OUR RETURN-ON-INVESTMENT

We estimate that each fleet of 64 barges would produce approximately five million gallons of gasoline per year.  If the equipment were financed, an investment of $25 million would be enough establish the first fleet and provide seed capital for expansion.  Without any subsidy or preferential pricing, it would make a profit of $1.37 per gallon or a 27% return‐on‐investment (ROI).  Without any further investment, the reinvestment of earnings would grow the operation from 1 fleet to 47 within 12 years and produce an annual profit of $362 million.  If the equipment were not financed, the initial investment would be $150 million and produce a 10% 1st year ROI.  By reinvesting profits and adding capital, there would be 24 fleets in operation in the 12th year.  At that point annual earnings would be $419 million or a 16% ROI on a total investment of $2.6 billion with $4.1 billion in assets and no debt.

OUR ECONOMIC IMPACT

The first impact would be to reduce the outflow of money now expended to secure and import foreign oil.  The second would be to stem the rising cost of gasoline to the end consumer.  The third would be to avoid costly environmental remediation, litigation and delays.  The fourth would be to create new jobs to build, equip and operate the barge fleets.  We could also greatly reduce the fuel costs of our land, air and naval forces in addition to enhancing their global operations capability.  We see the transition to our system to be gradual, first providing for increasing demand and then replacing worn out equipment and spent wells.  However, we could eventually become the primary source for the estimated 135 billion gallons of gasoline used in the United States each year using an ocean surface area equivalent to only a 29x29 mile square.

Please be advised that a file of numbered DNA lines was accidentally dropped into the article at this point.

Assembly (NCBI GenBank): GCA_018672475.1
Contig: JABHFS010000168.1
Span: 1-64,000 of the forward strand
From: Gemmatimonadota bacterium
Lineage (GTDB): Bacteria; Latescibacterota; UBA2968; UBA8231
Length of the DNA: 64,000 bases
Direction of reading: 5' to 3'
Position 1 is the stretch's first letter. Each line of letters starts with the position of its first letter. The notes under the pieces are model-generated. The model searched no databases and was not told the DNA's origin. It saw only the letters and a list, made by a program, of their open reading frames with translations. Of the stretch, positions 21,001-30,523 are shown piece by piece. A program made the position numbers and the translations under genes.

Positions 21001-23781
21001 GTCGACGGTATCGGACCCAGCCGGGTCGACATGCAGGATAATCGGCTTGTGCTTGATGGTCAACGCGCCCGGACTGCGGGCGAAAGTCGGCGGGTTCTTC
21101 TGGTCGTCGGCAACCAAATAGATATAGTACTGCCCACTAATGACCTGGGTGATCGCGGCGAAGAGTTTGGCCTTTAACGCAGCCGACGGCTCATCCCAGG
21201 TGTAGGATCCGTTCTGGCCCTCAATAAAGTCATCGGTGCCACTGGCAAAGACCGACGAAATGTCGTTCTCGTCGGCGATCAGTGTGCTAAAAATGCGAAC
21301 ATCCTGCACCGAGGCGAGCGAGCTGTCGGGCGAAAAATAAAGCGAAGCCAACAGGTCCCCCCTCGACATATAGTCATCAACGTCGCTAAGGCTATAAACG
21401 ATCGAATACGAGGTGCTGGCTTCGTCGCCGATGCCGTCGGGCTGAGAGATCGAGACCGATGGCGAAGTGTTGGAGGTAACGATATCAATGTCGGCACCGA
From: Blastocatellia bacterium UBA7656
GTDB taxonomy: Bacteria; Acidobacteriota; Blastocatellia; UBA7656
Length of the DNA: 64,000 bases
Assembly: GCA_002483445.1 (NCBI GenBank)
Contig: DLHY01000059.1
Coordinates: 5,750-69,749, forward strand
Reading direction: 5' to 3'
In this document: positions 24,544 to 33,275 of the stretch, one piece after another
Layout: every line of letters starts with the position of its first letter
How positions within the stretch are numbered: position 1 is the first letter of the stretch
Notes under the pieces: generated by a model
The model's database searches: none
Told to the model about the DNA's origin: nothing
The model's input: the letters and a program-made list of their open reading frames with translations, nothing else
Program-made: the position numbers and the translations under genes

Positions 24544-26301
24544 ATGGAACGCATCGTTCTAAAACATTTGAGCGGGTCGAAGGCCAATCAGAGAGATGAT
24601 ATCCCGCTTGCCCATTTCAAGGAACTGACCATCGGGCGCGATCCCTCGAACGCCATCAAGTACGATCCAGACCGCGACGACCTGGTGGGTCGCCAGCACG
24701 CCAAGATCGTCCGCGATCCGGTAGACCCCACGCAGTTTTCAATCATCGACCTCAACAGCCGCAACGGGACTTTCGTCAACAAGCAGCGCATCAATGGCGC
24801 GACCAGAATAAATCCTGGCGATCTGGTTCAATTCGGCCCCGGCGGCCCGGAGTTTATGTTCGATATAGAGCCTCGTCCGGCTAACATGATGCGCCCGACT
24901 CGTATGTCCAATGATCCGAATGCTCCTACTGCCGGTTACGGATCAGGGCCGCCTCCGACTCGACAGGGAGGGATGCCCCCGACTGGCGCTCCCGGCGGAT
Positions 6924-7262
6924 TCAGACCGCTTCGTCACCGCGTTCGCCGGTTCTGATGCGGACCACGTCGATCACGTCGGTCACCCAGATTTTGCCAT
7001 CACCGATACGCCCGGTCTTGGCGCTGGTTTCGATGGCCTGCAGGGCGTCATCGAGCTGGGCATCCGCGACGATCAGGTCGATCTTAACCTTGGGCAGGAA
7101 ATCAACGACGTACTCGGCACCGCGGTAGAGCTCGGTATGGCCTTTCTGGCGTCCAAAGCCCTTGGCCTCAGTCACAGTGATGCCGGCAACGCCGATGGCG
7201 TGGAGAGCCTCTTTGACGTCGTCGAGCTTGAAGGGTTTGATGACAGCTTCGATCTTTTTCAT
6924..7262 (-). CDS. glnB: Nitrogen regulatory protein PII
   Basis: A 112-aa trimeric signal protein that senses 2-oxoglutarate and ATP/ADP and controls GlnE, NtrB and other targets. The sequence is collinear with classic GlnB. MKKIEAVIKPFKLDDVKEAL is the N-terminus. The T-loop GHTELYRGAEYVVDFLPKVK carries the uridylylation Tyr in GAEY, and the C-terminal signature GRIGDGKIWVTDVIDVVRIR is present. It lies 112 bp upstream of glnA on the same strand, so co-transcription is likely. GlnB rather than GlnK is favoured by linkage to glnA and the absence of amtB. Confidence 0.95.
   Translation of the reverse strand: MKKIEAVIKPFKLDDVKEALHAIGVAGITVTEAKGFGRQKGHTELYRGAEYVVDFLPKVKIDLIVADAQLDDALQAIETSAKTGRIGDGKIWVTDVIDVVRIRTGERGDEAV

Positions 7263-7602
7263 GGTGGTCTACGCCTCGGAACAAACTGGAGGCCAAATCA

OUR HISTORY

For the last seven years we have been developing and improving our system.  In June of 2012 a permanent patent was issued (8193651) protecting our intellectual property rights for the Orca Wave Energy SystemTM.  Since our process cuts across disciplines and leaps beyond current research, our physical testing has been done with scale models and electronic sensors.    We have presented at both electrical and chemical engineering conferences with articles included in their publications.

OUR OBJECTIVE

We are trying to secure private or public sponsorship to further test our system and to get national recognition for our methodology.  We would also consider the sale, or licensing, of our intellectual property rights to a firm or entity who could implement, or insure the implementation of our system.  We are like the Wright Brothers trying to build a Boeing 787 in our bicycle shop with our own funds.  For a more detailed non-technical description read our ORCA Synthetic Fuels article.